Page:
Every No. 1 Single of the Nineties: Shania Twain, “You Win My Love”

“You Win My Love

Shania Twain

Written by Robert John “Mutt” Lange

Billboard

#1 (2 weeks)

May 4 – May 11, 1996

Radio & Records

#1 (1 week)

April 26, 1996

Shania Twain’s only No. 1 hit that she didn’t write.

The Road to No. 1

At this point, The Woman in Me had produced two No. 1 hits on its way to becoming the top-selling country album by a female artist.  After “I’m Outta Here!” came two more No. 1 hits.

The No. 1

“You Win My Love” has enough hooks to make ABBA blush.

It’s a deliriously catchy record, using country elements to twang up a great pop production just enough for it to fit on genre radio.  It has the typical “Mutt” Lange obsession with cars, written with a gender swap to make it more palatable for Shania to sing.

Her vocal performance is key here, as it provides some distinctive character to a smoothly polished backing track.  Grit isn’t usually a word used to describe Shania’s singing, but it certainly applies here. It’s her delivery of an essentially ridiculous lyric that gives it a little bit of the substance it lacks on paper.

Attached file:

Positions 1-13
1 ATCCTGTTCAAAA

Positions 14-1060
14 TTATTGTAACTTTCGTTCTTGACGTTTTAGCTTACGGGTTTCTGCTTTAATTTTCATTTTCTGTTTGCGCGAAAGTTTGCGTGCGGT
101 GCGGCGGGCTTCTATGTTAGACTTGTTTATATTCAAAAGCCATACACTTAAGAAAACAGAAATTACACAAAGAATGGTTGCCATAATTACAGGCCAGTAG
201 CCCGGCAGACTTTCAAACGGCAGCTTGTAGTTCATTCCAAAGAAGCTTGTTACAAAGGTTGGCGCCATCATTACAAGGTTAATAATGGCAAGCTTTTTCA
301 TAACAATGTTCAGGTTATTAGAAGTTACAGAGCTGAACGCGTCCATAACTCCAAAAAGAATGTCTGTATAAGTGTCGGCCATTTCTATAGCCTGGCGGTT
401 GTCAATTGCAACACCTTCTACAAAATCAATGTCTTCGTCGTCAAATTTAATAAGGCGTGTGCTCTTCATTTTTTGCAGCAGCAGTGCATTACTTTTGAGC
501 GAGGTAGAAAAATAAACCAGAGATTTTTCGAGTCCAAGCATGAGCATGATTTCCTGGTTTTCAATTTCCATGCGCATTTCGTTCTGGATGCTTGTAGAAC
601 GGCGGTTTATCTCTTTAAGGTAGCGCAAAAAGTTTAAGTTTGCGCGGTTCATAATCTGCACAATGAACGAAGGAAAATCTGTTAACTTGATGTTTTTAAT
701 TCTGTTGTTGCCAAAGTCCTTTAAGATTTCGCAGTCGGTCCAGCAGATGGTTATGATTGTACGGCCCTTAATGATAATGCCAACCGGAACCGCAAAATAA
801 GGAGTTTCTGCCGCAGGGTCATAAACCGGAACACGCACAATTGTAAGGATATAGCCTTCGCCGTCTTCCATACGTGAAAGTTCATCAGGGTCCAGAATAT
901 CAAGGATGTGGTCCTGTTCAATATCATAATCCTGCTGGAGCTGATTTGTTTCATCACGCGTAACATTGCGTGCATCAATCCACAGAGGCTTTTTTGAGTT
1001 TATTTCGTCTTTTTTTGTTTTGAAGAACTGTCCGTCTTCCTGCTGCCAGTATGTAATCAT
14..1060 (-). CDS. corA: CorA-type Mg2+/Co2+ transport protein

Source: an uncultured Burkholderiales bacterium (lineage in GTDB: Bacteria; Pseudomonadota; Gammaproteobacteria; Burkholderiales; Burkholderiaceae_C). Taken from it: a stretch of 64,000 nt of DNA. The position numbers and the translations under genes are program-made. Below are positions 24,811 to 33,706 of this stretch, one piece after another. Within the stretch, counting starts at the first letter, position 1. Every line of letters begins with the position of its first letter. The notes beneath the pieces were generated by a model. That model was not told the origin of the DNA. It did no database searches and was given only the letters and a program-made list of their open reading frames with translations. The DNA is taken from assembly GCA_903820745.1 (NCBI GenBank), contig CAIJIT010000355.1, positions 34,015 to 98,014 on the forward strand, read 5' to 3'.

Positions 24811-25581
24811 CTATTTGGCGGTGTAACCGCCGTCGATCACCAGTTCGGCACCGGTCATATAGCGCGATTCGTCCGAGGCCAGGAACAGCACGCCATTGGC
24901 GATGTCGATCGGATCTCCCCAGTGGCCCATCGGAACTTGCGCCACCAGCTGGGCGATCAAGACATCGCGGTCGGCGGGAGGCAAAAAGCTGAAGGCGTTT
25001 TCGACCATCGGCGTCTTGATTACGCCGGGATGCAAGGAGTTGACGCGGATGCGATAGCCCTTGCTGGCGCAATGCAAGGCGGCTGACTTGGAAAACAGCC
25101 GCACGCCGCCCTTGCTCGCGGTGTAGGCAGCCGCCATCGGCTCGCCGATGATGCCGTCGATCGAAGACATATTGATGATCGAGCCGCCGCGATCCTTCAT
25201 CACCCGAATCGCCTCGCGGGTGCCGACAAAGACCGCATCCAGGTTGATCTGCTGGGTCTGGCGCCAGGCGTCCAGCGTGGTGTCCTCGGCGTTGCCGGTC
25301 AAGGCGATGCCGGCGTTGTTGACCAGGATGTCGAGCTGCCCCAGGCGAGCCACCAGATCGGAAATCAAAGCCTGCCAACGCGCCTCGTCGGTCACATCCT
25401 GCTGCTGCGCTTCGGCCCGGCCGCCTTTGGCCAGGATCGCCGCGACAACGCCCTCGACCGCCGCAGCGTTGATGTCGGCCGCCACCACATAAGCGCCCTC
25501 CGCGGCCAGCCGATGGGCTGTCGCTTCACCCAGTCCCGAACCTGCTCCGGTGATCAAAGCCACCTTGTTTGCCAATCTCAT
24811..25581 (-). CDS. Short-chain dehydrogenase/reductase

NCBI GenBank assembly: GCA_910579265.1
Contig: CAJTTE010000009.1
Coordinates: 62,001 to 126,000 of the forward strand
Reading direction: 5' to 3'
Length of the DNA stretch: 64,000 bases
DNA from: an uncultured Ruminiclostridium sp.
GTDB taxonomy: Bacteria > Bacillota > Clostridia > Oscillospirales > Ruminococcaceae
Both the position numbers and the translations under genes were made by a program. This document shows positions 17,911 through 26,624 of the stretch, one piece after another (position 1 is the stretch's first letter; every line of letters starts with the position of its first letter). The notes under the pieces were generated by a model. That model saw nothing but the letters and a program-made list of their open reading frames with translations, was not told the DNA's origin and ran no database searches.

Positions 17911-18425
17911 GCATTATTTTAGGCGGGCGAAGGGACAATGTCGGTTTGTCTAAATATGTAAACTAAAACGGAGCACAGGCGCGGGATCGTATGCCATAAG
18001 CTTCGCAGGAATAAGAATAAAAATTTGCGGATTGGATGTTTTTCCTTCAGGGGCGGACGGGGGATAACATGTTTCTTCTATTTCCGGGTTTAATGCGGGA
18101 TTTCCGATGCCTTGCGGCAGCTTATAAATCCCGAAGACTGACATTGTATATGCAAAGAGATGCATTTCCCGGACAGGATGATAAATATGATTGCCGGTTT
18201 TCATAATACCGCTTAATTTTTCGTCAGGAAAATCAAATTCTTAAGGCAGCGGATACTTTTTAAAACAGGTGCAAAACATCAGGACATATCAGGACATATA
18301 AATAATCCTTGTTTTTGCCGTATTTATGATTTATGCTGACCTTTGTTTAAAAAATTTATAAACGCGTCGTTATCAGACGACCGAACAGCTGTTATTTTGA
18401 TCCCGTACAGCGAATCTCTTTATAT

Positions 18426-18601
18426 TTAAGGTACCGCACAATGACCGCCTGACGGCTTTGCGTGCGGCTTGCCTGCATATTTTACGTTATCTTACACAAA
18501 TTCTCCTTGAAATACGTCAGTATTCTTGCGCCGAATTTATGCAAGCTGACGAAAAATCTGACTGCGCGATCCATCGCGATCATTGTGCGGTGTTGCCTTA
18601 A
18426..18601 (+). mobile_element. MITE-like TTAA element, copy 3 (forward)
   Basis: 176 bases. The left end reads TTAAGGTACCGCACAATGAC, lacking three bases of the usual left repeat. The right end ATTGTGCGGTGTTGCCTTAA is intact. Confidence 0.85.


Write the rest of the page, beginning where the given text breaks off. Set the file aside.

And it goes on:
You could drop this on to country radio today and it would simultaneously be too country, too pop, and too female for them to handle.

The Road From No. 1

Arguably her best No. 1 single from The Woman in Me is on deck next.

“You Win My Love” gets a B+.

Every No. 1 Single of the Nineties

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Next: John Michael Montgomery, “Long as I Live”

10 Comments

  1. Sometimes Mutt Lange pre-choruses are interminable, and this is a perfect example. I really don’t need to hear “if you wanna win it/babe there’s no speed limit” three times.

    A- for Shania’s performance, D for the song. She did the best she could with something that should have stayed an album cut at best.

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  2. Doesn’t the sexual intensity and raunchiness of the video warrant mention alongside the grittiness of her vocals? This is a deliciously fun and dirty song.

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  3. This song is still so much fun today, and it fills me with both joy and nostalgia whenever I hear it! When that fiddle kicks in after the drum and guitar intro, it always gets me excited and feeling like an eleven year old kid in 1996 without a care in the world once again. I love how the pop sensibilities of this record blend perfectly with the fiddle and steel, and once again I love Shania’s joyful, charming, and enthusiastic performance. I can hear that “grit” y’all are talking about. I always heard it whenever she sings “There’s no speed limit.” I also really love the key change during the final chorus, which also puts a smile on my face every time. The steel always sounded great to me during that part, as well. Finally, I’ve always liked all the car/racing references in the lyrics, and to this day, whenever I see NASCAR on TV or hear about it, I always think of this song.